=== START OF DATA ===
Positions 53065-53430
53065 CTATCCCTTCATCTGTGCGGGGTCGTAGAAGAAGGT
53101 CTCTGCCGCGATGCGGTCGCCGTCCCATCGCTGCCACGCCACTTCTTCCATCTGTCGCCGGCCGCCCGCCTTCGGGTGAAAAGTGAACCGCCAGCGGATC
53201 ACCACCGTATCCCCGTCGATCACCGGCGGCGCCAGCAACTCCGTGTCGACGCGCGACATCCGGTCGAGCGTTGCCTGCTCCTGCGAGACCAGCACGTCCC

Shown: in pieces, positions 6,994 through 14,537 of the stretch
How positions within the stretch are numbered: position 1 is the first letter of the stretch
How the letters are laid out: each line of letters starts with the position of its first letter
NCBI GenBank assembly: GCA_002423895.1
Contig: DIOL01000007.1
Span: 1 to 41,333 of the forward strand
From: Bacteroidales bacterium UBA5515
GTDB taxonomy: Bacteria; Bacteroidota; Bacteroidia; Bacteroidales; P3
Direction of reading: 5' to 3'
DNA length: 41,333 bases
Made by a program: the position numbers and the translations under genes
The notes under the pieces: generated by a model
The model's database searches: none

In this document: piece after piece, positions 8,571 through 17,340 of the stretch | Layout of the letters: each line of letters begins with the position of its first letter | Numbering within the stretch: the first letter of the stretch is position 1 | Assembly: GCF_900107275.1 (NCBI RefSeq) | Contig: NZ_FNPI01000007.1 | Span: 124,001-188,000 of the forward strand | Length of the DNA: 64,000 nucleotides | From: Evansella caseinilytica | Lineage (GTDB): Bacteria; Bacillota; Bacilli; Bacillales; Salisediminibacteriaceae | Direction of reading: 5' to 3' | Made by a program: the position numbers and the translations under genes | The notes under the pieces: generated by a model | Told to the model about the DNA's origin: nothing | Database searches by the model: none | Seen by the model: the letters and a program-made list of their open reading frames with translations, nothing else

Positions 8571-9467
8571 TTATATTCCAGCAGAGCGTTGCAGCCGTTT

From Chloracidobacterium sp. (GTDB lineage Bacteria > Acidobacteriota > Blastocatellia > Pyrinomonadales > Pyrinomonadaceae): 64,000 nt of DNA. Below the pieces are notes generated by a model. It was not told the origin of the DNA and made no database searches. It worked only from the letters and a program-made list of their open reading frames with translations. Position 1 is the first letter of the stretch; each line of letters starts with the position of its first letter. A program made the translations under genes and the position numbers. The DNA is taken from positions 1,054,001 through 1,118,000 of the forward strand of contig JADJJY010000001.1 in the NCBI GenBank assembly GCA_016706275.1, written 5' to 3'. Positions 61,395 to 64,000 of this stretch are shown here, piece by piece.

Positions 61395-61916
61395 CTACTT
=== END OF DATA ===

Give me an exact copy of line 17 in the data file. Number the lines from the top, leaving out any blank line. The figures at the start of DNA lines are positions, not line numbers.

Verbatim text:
The model's database searches: none